Ironically, I was invited to this cavernous space to talk with a group of post-professional Masters of Architecture students and faculty about micro-things, specifically our Monogram micro-kitchen concept for small scale homes and GE Appliances FirstBuild micro-factory.

The students are engaged in a year-long research project that explores what “community” will mean in the second half of the 21st century, factoring in rapidly changing developments in technology, communications, transportation, healthcare and other major societal forces. So it was fitting to visit and exchange ideas around the future of housing and the future of manufacturing.

As a designer, I find it beneficial to occasionally get out of the studio here in Louisville, spend time with design and architecture students and take a look at the world from their perspective. I often find myself becoming the student in these situations.

The design team here at GE Appliances is excited to see this project develop and I promised the faculty to stay close as their research project progresses. It shouldn’t be too tough to get the design staff to visit the class in Southern California – particularly during the winter months.

How many designers does it take to design innovative appliances?

As an Industrial Designer focused on appliance design, I pay attention to a wide variety of consumer product design. I look at design trends in interior design, electronic products, architecture, car design and even fashion.

Trying to predict the future of appliance design, particularly of controls, is really challenging, especially as technology evolves at such a fast pace. Our goal is to be innovative but never to lose sight of the consumer’s needs as they relate to simple, intuitive interactions with machines.

To this end, I have spent the last four months with a variety of people working on a project to predict the future of refrigerator dispenser controls. So how many designers does it take to design an innovative appliance? More than you’d think! Internally, I have worked with our awesome team of designers, Consumer Insights researchers, Product Managers, Engineers, Marketing Specialists, and Technology Gurus. But we don’t stop with the internal teams. The true experts are the people that use our appliances everyday, those who spec them for their clients, and the salespeople who sell them.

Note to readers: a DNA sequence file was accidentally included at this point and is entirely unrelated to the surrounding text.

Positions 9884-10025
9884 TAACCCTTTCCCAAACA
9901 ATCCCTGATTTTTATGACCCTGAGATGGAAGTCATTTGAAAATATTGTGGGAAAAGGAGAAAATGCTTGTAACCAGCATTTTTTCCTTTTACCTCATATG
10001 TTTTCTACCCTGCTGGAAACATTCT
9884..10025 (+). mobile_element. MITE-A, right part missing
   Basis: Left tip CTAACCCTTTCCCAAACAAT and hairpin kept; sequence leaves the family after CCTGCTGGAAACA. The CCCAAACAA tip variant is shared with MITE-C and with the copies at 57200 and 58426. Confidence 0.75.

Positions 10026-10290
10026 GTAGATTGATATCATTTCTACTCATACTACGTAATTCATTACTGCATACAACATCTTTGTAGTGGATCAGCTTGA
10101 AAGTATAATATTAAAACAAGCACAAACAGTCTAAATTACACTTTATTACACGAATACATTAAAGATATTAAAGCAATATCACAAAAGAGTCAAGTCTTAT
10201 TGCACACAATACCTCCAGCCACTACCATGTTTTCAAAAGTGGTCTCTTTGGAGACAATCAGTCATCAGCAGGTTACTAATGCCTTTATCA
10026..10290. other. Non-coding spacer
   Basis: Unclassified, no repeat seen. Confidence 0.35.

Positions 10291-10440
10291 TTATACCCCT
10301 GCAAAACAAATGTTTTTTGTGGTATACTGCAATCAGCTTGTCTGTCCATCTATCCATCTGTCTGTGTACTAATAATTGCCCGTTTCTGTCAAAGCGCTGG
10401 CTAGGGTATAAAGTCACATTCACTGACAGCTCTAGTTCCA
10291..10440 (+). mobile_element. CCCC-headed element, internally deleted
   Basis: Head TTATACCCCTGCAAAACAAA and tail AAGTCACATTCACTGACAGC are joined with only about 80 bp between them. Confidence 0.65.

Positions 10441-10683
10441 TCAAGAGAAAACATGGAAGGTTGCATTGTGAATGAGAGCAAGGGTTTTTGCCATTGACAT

To get this valuable input, we started listening. We held a design summit with top interior designers at our Monogram Design Center in Chicago. We traveled to the northeast to talk to key retailers about how they sell appliances and what their customers are looking for. And most importantly, we went into consumer’s homes to study how they interact with their appliances and ask what features they’d like to have. As we continue to move forward on this project, we will build prototypes and put them in front of consumers for testing and validation of our concepts.

In the end, it isn’t just designers who design great appliances, it takes a village!


Design Summit discussion at the Chicago Monogram Design Center


In home interview


Industrial designers meeting